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The Knowing and Caring Profession by Phil Lambert

Teaching has often struggled to affirm its identity. Is it a profession? A vocation? Something that people who can’t do anything else fall into (reminiscent of the often-quoted satirical wit George Bernard Shaw – ‘those who can, do. Those who can’t, teach).

Is it a safety net of a career? A walk in the park? All those holidays! Easy as! Something anyone can do, let’s face it, we all went to school.

Or is it a complex, challenging, somewhat maligned and misunderstood profession made up of exceptional and perhaps not so exceptional members but all sharing the same qualities so well defined in 1994 by the OECD as “the knowing and caring profession”.

The Knowing and Caring Profession takes the reader behind the rhetoric and rigmarole to explore the education profession through a variety of lenses. It is not a rose-coloured account of teaching – the many joys, benefits and opportunities are foregrounded but so too the challenges and complexities. Some of these are known to the public but most are not.

In penning the twelve chapters Phil Lambert draws on his varied experiences as a teacher, principal, inspector, bureaucrat and parent and provides a strong research-base to what is presented. Assumptions about the many issues in teaching such as the crowded curriculum, class sizes and school staffing are addressed with possibly some insights that will surprise some people on these and other matters. One of the chapters is named “Binaries’. In this the author outlines how education is bedevilled by the lumping of the profession into ideological camps most often through the media and presents both the ideological and research-basis (where it exists) for each and how, through the pragmatic nature of teachers, the best aspects of different theories and ideologies are drawn on by most teachers in the interest of their individual students.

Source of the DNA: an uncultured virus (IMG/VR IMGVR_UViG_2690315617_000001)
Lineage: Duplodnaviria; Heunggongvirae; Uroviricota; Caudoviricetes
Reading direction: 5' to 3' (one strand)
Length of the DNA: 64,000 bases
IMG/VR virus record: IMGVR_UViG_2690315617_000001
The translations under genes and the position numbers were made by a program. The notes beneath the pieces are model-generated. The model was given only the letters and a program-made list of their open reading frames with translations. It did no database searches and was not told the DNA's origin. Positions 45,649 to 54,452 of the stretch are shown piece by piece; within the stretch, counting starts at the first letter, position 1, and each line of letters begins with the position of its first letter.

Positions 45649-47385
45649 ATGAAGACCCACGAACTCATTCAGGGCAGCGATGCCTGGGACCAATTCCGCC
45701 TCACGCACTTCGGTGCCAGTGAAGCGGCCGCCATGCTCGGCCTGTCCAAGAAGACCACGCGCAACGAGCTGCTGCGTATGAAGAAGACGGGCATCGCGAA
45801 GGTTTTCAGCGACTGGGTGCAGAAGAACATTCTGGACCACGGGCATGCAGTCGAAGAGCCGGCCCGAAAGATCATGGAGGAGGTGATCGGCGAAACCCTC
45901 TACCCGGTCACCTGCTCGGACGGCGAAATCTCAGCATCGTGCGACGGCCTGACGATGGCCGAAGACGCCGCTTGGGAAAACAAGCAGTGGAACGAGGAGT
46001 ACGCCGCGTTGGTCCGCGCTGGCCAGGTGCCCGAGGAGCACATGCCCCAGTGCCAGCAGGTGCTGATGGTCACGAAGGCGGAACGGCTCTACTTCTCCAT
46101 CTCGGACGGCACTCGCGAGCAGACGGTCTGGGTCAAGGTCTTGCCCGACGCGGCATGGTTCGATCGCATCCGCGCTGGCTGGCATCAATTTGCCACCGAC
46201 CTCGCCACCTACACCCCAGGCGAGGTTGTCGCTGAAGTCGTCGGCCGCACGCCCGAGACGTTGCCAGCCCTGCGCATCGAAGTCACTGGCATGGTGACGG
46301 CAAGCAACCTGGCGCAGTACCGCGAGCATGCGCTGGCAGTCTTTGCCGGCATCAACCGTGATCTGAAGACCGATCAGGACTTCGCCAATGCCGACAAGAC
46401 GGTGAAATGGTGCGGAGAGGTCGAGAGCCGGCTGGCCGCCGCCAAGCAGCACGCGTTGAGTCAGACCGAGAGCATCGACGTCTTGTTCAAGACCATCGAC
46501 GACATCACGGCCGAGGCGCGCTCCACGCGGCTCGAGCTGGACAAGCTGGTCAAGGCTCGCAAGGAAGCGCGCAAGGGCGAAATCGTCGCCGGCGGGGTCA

It would be impossible to have authored a book in the last two years and not have a section on the pandemic. The chapter on COVID deals with the response in schools, the desire of some for the “new normal” to emerge from this and both the impact and opportunities arising from this time. An important revelation being, of course, that in terms of essential professions, teaching is right up there and for many good reasons.

The final chapter is called ‘A Legacy’. This emphasises the privilege of being a member of a profession that is characterised by a blending of academic rigour, wisdom and duty. Where there is commitment to human development and growth. A profession that has as its mission to nurture, guide, support and educate children and young people, equipping them so as to build and maintain a better world.

The Knowing and Caring Profession is published by London-based publisher Austin Macauley. It is available in paperback, hardcover and e-book versions at several bookstores and suppliers including:

In Australia



And Internationally

Barnes and Noble (USA)